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A Red Wallflower by Susan Warner

'The housekeeper glanced at Esther


papa, it would not hurt me to be a governess for a while; it would do me no sort of hurt; and it would help our finances. There is another thing I could teach--mathematics.'

'I have settled that question,' said the colonel, going back to his book.

'Papa,' said the girl after a pause, 'may I give lessons enough to pay for the lessons that are given me?'


'But, papa, it troubles me very much, the thought that we are living beyond our means; and on my account.' And Esther now looked troubled.

'Leave all that to me.'

Well, it was all very well to say, 'Leave that to me;' but Esther had a strong impression that matters of this sort, so left, would not meet very thorough attention. There was an interval here of some length, during which she was pondering and trying to get up her courage to go on.

'Papa,'--she broke the silence doubtfully,--'I do not want to disturb you, but I must speak a little more. Perhaps you can explain; I want to understand things better. Papa, do you know Barker has still less money now to do the marketing with than she had last year?'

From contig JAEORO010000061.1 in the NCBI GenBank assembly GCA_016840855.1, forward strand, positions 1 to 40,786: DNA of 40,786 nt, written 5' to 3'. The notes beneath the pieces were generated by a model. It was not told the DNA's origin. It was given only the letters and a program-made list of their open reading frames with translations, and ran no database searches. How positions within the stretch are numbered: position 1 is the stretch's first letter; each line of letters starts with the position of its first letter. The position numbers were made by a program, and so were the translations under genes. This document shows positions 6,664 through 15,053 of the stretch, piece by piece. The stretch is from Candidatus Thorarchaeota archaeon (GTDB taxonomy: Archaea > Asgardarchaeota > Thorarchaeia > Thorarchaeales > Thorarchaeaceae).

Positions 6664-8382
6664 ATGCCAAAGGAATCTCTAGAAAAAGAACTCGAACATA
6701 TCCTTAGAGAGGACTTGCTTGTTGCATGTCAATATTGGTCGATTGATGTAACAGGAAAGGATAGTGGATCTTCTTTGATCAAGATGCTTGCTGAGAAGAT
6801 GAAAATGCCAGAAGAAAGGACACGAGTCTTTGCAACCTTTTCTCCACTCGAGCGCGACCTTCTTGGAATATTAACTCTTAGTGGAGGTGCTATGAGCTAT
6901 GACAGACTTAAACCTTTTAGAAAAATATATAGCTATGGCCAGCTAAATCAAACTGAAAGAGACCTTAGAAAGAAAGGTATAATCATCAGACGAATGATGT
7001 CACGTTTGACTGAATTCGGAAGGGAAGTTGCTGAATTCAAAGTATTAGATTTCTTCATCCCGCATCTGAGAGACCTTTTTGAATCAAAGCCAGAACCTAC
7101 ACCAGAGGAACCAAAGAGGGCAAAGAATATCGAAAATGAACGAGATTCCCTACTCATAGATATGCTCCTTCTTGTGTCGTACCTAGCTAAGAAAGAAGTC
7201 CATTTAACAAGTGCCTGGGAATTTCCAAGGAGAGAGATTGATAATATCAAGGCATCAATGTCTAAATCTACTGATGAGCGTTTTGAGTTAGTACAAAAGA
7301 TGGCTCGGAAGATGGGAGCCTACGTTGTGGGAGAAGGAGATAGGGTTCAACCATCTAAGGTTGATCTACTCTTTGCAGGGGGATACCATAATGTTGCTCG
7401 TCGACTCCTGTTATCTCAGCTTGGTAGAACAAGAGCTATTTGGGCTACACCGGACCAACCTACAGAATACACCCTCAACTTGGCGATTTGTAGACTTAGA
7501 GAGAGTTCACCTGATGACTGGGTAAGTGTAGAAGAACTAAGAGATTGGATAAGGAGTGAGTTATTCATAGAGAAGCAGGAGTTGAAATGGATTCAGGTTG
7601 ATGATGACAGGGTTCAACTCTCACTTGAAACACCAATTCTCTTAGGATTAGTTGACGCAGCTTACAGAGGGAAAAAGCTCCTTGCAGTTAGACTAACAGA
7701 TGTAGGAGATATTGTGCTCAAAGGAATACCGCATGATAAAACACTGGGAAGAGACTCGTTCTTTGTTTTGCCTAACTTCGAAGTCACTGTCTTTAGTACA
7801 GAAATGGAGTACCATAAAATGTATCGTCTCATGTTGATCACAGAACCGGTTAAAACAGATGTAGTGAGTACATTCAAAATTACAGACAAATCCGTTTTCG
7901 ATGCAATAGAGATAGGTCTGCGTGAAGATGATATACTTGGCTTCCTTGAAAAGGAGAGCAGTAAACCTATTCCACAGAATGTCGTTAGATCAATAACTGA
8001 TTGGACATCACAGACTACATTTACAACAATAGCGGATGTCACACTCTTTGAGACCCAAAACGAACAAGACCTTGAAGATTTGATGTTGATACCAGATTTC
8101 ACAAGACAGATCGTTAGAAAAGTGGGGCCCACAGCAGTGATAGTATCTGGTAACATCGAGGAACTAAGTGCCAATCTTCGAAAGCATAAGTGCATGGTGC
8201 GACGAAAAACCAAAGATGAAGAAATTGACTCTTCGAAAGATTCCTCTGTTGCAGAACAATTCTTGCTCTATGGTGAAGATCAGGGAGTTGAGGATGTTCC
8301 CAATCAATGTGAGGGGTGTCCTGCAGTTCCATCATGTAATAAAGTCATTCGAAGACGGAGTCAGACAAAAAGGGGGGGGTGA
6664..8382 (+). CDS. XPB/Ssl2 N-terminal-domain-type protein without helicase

'Well, what do you want explained?' The tone was dry and not encouraging.

'Papa, she cannot get the things you


'Do I complain?'

'No, sir, certainly; but--is this necessary?'

'Is what necessary?'

'Papa, she tells me she cannot get you the fruit you ought to have; you are stinted in strawberries, and she has not money to buy raspberries.'

'Call Barker.'

The call was not necessary, for the housekeeper at this moment appeared to take away the tea-things.

'Mrs. Barker,' said the colonel, 'you will understand that I do not wish any fruit purchased for my table. Not until further orders.'

The housekeeper glanced at Esther, and answered with her decorous, 'Certainly, sir;' and with that, for the time, the discussion was ended.



But it is in the nature of this particular subject that the discussion of it is apt to recur. Esther kept silence for some time, possessing herself in patience as well as she could. Nothing more was said about Christopher by anybody, and things went their old train, minus peaches, to be sure, and also minus pears and plums and nuts and apples, articles which Esther at least missed, whether her father did or not. Then fish began to be missing.

'I thought, Miss Esther, dear,' said Mrs. Barker when this failure in the _menu_ was mentioned to her,--'I thought maybe the colonel wouldn't mind if he had a good soup, and the fish ain't so nourishin', they say, as the meat of the land creatures. Is it because they drinks so much water, Miss Esther?'

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